Early this morning I found myself in seat 43E toward the end of a horrible red-eye flight from Los Angeles to Atlanta.
Because I can’t sleep on planes, red-eyes are unbearable (yet occasionally necessary) torture. It’ll be 3 am, and I look to the left—everyone sleeping. To the right—everyone sleeping. And there I am, surrounded yet all alone, desperate for the plane to land.
Anyhow, in the midst of airline hell, I started watching CNN’s coverage of an absolutely devastating story. This past Friday evening, a small Piper PA-34 plane crashed in a wooded area in Kuttawa, Kentucky. There were five people aboard, and four died. The one survivor was Sailor Gutzler, a 7-year-old girl. The four victims: Her dad (the pilot), her mom, her sister and her cousin. Again—devastating.
CNN’s story focused a bit on the crash, but mainly on the aftermath, when Sailor climbed from the wreckage, called for her family, then walked nearly a mile through the dark woods. It was 38 degrees, and she was wearing one sock, no shoes, a T-shirt and shorts. This, from the Washington Post: “Police said she hiked over two embankments, climbed a hill and crossed a creek bed. Then she saw a light, which led her to Larry Wilkins’s home. Wilkins, 71, was watching TV at home Friday night when Sailor knocked gingerly on his front door. His two dachshunds began to bark. When he answered, he found Sailor. Her nose was bleeding. Her arms and legs were covered in scrapes and scratches. She was crying. ‘She told me that her mom and her dad were dead, and she was in a plane crash, and the plane was upside down,’ he told NBC News. ‘She asked if she could stay here. I said, ‘Honey, what can I do for you?’ I got a wash cloth and cleaned her up. And of course called 911.'”
There is nothing positive about this story. Not one single thing. Yes, the girl survived. But her family is dead. She is all alone. It’s the absolute worst thing ever.
But not in CNN Land.
Nope, in CNN Land everything has a glow. This likely has to do with some focus group that pointed toward positive spins attracting viewers between the ages of something and something important to advertisers. Once upon a time, news was news. You reported what happened and allowed viewers to draw their own conclusions. That, sadly, was long ago.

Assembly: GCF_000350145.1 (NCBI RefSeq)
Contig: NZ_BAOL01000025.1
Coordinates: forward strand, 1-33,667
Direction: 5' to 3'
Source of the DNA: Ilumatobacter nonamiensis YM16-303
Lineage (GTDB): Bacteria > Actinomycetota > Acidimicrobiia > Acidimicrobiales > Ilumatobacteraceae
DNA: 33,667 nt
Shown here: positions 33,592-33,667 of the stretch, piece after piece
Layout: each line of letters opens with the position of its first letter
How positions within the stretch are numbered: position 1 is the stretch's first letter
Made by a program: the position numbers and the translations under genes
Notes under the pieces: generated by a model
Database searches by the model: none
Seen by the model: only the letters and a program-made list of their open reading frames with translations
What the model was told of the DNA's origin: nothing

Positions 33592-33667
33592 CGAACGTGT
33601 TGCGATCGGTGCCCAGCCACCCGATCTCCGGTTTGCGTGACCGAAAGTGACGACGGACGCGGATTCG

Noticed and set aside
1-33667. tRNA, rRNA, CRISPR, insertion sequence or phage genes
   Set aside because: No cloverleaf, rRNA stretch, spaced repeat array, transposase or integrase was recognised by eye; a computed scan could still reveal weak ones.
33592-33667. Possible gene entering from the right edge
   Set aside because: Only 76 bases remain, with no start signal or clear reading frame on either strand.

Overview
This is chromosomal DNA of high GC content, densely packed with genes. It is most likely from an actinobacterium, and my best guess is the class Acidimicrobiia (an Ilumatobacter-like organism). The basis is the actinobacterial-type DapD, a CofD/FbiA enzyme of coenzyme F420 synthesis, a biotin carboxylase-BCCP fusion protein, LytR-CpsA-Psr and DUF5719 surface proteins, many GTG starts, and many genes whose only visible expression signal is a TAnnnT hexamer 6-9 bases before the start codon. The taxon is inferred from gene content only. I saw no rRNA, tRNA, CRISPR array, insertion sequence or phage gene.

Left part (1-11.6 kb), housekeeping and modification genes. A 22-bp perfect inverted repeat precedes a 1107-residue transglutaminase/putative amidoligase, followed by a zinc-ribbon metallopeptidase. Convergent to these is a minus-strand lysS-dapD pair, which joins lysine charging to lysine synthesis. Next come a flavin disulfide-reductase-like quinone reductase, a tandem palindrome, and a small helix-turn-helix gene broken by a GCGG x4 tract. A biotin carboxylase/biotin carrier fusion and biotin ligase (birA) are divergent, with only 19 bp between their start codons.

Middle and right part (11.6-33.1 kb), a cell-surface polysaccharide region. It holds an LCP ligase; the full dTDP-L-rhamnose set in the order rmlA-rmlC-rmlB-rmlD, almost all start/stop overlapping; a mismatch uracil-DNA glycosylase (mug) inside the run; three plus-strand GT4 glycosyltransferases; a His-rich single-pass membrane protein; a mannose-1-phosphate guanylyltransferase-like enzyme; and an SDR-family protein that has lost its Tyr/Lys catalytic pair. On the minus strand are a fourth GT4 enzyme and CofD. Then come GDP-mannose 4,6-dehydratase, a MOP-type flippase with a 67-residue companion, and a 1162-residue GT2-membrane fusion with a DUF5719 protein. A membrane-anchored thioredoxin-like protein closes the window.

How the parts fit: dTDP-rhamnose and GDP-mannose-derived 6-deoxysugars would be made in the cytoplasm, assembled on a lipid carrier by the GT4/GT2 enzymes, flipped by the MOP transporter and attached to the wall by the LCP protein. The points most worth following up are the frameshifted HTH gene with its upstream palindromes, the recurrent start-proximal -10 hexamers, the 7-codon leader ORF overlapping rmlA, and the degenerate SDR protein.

Hence, anchor John Berman’s interview with Wilkins. “I didn’t do anything that you wouldn’t do,” Wilkins said, “or anybody you know probably wouldn’t do if a small child comes to your door in that kind of condition.”
It was a great quote, and also 100-percent true. I can’t think of one person—anywhere—who would turn away a 7-year-old girl whose family had just died. Wilkins did the right thing, the good thing. But it wasn’t remarkable—it was human. Had he told Sailor to bug off … now, that’d be noteworthy.
Anyhow, Berman couldn’t leave a quote alone. He ended the segment with something along the lines of, “No, Mr. Wilkins. You did something very important.” Pause for dramatic impact. “You cared.”
Which wasn’t the worst moment. Nope, the worst belonged to Michaela Pereira, Berman’s colleague, who summed up the story by letting us all know, “there are angels among us.”
I believe she was trying to imply that miracles happen, and here was proof.
Yet a 7-year-old girl now growing up without her family isn’t a miracle.
It’s a tragedy.